molecule                                                 Thus, dust concentrations can be
For air, λ = 6.6 x
                 10-8 m at 200C,  1 atm; allows use      hard to predict
of Stokes’ law for particles as small as 0.1 µm
                                                         Some studies done in past
Include Cc in equation 4.1, when necessary

                                                      Fibrogenic dusts:
                                                        a. silica (quartz, cristobalite,
    Classification of                                      tridymite, chert)
                                                        b. silicates (asbestos, talc, mica,
     Mineral Dusts                                        others)

      and Other                                         c. metal fumes (nearly all)
                                                        d. beryllium, tin, iron ores
   Relevant Aerosols                                    e. carborundum
                                                        f. coal

Carcinogenic aerosols:                 Toxic (poisonous) aerosols:
  a. asbestos                            a. dusts of ores of beryllium,
                                           arsenic, lead, uranium, radium,
  b. radon daughters (attached to          thorium, chromium, vanadium,
    any dust)                              mercury, cadmium, antimony,
  c. arsenic                               selenium, manganese, tungsten,
                                           nickel, silver (principally oxides
  d. diesel particulate matter (DPM)       and carbonates)
    - suspected
                                         b. mists and fumes of organic and
  e. silica – suspected                    other body-sensitizing chemicals

Radioactive dusts:                     Explosive dusts (airborne):
  a. ores of uranium, radium, and        a. metallic dusts (magnesium,
     thorium (alpha and beta rays)         aluminum, zinc, tin, iron)
  b. dusts with radon daughters          b. coal (bituminous, lignite)
    attached (alpha radiation)
                                         c. sulfide ores
                                         d. organic dusts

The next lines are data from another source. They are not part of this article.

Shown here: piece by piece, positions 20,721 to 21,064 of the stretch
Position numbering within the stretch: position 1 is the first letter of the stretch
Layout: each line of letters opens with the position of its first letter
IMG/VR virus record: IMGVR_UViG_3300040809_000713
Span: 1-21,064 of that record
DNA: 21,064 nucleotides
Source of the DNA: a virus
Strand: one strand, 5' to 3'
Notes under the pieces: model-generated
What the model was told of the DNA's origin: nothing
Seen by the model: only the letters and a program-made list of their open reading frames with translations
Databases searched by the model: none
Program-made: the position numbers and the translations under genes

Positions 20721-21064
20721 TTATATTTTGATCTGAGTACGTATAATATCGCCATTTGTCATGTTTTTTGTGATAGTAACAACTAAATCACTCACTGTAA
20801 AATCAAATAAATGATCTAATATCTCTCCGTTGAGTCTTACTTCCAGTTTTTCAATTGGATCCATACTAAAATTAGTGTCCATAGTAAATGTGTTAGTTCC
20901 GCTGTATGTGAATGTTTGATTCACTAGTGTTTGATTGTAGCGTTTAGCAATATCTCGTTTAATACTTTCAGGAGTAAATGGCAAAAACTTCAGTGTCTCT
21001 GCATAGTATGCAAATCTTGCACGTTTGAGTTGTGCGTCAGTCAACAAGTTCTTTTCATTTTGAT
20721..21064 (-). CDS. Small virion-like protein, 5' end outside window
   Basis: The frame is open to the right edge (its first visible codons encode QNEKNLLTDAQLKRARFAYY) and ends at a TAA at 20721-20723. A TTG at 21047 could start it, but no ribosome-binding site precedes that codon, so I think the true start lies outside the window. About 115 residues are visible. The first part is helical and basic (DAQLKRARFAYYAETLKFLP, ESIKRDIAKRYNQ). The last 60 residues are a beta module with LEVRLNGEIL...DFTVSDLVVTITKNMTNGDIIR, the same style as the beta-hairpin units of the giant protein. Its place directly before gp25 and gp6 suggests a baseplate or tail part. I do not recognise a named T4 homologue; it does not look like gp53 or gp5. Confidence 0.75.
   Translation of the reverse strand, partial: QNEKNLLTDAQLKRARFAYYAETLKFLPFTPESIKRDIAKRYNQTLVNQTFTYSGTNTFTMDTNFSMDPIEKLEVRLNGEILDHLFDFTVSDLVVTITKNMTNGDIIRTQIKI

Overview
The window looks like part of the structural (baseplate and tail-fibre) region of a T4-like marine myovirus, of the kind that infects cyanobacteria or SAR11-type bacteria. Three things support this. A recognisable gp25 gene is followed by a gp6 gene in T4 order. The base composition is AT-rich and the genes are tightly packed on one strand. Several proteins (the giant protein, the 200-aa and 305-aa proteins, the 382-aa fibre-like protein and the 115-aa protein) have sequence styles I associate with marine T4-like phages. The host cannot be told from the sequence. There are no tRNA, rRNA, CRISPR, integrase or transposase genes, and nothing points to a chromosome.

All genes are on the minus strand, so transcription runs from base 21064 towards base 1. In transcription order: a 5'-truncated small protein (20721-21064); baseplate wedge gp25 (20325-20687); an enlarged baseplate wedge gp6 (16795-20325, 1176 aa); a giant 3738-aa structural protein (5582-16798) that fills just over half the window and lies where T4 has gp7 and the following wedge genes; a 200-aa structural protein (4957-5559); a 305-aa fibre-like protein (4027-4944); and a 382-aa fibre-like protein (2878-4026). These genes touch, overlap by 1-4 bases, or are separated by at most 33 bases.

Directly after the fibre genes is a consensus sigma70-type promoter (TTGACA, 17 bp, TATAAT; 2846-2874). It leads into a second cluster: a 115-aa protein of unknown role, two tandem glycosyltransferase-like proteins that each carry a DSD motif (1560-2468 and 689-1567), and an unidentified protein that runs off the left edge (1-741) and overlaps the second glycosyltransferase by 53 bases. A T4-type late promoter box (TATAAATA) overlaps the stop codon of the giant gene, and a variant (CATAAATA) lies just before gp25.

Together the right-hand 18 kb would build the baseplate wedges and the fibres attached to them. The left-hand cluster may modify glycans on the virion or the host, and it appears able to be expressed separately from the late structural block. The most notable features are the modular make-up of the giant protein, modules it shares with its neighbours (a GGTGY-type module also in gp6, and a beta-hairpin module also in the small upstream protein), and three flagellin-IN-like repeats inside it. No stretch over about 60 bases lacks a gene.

Physiological Effects of Mineral Dusts
Nuisance dusts:
  a. gypsum
  b. kaolin
  c. limestone

Note: can overload lung clearance
      mechanism, causing some
      respiratory effect

Respiratory system’s clearance           Terminology on inhaled particles:
mechanisms:                              Inspirable – capable of being inhaled
                                         into the nose or mouth; < 100 µm
Nose – hair, mucous
                                         Thoracic – reach past mouth and
Mouth – mucous                           nasal region; < 25 µm
Trachea, bronci, bronchioles – mucous,   Tracheobronchial – 5-25 µm
                                         Respirable dust – enter aveolar region;
Alveoli – surfactant, macrophages        generally < 5 µm ; some up to 10 µm
(phagocytes), lymphatic system

 Respirable Dust Penetration Curves
                                           Respirable Dust Penetration Curves

                                         Based on aerodynamic diameter –
                                         diameter of particle with a density of 1
                                         g/cm3 that has the same aerodynamic
                                         properties as a given particle of
                                         arbitrary shape
                                         Not all particles inhaled to the lungs
                                         are deposited; the maximum
                                         deposition rate occurs at 3 µm

  Respirable Dust Deposition Curves
                                         Historical Background of Health Effects
                                           Pliny the Younger – diseases first reported
                                           in first century
                                           Agricola – described health effects in 1500s
                                           For centuries, diseases recognized but not
                                           well understood